My first time overseas in an international school
Are you about to move overseas for your first teaching position in an international school? TIC Managing Director Andrew Wigford talks of his experience of working abroad for the first time…
I clearly remember getting off the plane with a real sense of excitement and trepidation. The Head of school was meeting me at the airport. I had never met him before, or even knew what he looked like.
The first thing he said to me was, “Where’s the other teacher?” There were supposed to be two of us but the other hadn’t shown up! That wasn’t the easiest start to my move overseas but things did get better from there!
The first two weeks I spent in a hotel just around the corner from the school. Nobody really spoke much English and my German was terrible. I had tried to learn some of the language before taking up the job but I found it difficult and, I must admit, I gave up too easily. I would highly recommend learning some of the local dialect before moving to your new country – which is what I did before travelling to Colombia on my second overseas posting. Even though you won’t need the local language in school, it certainly helps when you’re shopping and trying to integrate with the local community.
Luckily, with a combination of sign language and drawing I managed to get by during my first few weeks in Germany. I’ll never forget the German word for an iron, after suffering the humiliation of my humble drawing attempts being handed around four hotel employees and three guests (who were just checking in) before someone shouted “Ah ja ein bugel!”
It was tough being far from home and on my own, but the staff at my school was so helpful, welcoming and patient. There were many social events to go to in the first few weeks of term, which helped all the new teachers get to know everyone. And there was always someone willing to take me to the shops, or the bank, or to look at possible accommodation. I never really had time to be homesick, and once school started I was thrown into the always busy life of a primary teacher.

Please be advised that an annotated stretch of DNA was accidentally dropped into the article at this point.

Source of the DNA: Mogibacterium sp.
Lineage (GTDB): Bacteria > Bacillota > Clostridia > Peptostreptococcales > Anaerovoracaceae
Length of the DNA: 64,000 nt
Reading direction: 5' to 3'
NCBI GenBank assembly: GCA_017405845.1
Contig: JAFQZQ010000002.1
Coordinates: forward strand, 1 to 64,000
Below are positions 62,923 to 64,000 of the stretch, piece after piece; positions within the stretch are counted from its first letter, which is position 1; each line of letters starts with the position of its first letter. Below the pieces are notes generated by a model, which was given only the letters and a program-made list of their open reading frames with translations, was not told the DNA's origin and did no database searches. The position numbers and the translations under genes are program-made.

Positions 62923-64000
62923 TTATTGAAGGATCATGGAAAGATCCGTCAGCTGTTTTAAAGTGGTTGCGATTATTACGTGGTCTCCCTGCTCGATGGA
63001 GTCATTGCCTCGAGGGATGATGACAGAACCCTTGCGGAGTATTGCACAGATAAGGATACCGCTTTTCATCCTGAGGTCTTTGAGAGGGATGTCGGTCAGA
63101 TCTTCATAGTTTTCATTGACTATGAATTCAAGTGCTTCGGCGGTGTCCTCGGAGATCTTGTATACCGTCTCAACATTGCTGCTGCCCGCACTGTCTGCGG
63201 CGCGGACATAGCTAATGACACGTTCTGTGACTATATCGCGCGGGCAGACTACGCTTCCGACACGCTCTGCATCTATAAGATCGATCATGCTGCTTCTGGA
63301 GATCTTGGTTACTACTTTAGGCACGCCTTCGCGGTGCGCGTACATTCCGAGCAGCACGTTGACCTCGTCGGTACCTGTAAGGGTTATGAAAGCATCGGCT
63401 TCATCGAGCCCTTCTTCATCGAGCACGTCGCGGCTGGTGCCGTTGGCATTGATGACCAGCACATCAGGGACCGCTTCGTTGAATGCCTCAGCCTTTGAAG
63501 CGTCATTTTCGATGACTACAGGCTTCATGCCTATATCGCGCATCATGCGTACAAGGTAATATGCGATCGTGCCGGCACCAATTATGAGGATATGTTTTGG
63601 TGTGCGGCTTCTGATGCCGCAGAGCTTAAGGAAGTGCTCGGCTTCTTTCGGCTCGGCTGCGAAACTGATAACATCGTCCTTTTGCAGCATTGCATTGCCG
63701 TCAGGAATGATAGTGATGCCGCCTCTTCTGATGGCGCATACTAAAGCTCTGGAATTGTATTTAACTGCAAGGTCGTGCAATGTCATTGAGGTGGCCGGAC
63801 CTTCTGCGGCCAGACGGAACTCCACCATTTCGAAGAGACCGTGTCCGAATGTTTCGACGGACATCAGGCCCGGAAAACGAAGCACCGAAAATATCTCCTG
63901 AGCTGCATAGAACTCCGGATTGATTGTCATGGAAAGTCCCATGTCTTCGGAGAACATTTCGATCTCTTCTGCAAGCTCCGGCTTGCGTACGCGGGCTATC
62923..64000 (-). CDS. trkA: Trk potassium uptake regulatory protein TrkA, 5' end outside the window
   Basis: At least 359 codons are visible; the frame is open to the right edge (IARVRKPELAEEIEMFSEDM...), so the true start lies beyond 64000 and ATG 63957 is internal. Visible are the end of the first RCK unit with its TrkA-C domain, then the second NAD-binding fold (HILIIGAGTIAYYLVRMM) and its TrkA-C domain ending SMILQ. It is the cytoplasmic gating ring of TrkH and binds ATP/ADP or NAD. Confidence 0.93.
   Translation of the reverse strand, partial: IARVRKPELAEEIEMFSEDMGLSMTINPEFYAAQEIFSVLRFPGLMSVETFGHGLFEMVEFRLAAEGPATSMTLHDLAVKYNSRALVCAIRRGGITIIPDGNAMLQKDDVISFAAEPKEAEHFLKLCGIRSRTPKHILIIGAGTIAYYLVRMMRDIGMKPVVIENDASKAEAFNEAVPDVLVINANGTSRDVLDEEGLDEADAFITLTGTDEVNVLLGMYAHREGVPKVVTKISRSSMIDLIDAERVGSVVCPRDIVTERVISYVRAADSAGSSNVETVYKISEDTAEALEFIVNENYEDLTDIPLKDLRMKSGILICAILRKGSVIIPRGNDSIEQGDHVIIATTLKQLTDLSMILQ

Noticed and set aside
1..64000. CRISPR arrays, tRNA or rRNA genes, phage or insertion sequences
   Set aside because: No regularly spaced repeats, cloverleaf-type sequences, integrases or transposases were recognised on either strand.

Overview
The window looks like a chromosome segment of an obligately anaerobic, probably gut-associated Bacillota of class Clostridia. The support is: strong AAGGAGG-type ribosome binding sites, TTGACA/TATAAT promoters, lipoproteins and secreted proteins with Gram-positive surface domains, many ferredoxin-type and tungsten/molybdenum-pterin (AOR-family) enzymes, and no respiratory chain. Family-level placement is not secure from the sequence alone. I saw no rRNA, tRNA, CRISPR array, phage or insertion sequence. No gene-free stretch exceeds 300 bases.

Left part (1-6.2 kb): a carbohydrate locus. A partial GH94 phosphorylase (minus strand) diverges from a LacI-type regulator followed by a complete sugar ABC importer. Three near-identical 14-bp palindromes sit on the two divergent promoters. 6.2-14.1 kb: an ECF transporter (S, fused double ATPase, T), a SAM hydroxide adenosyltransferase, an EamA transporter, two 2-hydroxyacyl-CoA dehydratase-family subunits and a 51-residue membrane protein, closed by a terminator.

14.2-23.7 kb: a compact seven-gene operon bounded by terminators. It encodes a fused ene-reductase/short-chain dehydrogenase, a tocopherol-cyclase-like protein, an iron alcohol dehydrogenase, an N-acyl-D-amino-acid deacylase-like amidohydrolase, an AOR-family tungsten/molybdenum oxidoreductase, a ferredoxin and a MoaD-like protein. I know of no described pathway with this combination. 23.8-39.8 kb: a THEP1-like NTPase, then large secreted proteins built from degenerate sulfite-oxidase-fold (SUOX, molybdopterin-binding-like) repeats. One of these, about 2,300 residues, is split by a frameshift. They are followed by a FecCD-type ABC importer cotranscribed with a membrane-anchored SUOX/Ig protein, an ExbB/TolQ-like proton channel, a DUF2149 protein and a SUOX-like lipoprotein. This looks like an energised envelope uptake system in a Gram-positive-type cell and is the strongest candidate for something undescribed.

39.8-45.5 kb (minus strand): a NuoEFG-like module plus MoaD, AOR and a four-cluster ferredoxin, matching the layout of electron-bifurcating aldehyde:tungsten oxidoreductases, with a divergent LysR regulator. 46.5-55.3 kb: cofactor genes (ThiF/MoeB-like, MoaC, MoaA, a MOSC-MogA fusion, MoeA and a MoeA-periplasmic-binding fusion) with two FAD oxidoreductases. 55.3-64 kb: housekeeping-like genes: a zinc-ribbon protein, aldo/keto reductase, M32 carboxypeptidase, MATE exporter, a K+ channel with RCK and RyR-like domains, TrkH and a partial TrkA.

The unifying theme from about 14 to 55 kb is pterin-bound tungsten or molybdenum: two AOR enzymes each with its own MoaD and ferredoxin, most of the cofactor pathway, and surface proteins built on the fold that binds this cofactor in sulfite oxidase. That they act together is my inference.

I think it helped a lot that the first overseas school I went to followed the same curriculum programme that I was used to. I’d been teaching for four years in the UK and my new school also followed the national curriculum of England and Wales. Most of the children spoke fluent English but it still amazed me how little they understood in some lessons. They either had problems with certain phrases or colloquialisms, or lacked the cultural understanding or perspective. I soon found myself adapting how I taught the EASL children - and not assuming too much. Many teachers these days will sign up for a Teaching English course before they go overseas, or already have this experience from working in a multicultural environment, and it really helps.
Now, having worked in four different international schools as both a teacher and Headteacher, I would say that the most successful international school teachers are those who adapt how and what they teach to the learners in their classroom.
Every international school is unique; they vary enormously because of their intake, and because they are immersed in very different cultures.
The good international schools have well thought out induction programmes which help you to acclimatise quickly to the ethos, standards and culture of the school. It is very important to attend these induction programmes and to be as open minded as possible to the unique approach that each school takes; you have to accept that things will be different to what you’ve been used to back home or in your previous school. To me as a 26 year-old working in a foreign country for the first time, that was the best bit. I wanted it to be different; that’s why I was there!
My first term of international teaching flew by, but I was exhausted by the end of it, and looked forward to a trip back home for Christmas. I had done so much and was now well settled in to life overseas. I’d made a whole set of new friends, was playing football for a local team, had found lots of opportunities to travel and explore around the local area, and had even appeared in a local theatre production. Plenty to tell everyone back home, and that after just one term. It’s not easy moving away from family and friends, but it’s a life experience not to miss.
Andrew Wigford is the Managing Director of Teachers International Consultancy (TIC). Andrew was a teacher in England before spending 16 years teaching and leading international schools in Germany, Austria and Colombia. On returning to the UK, Andrew left the school environment to establish TIC.
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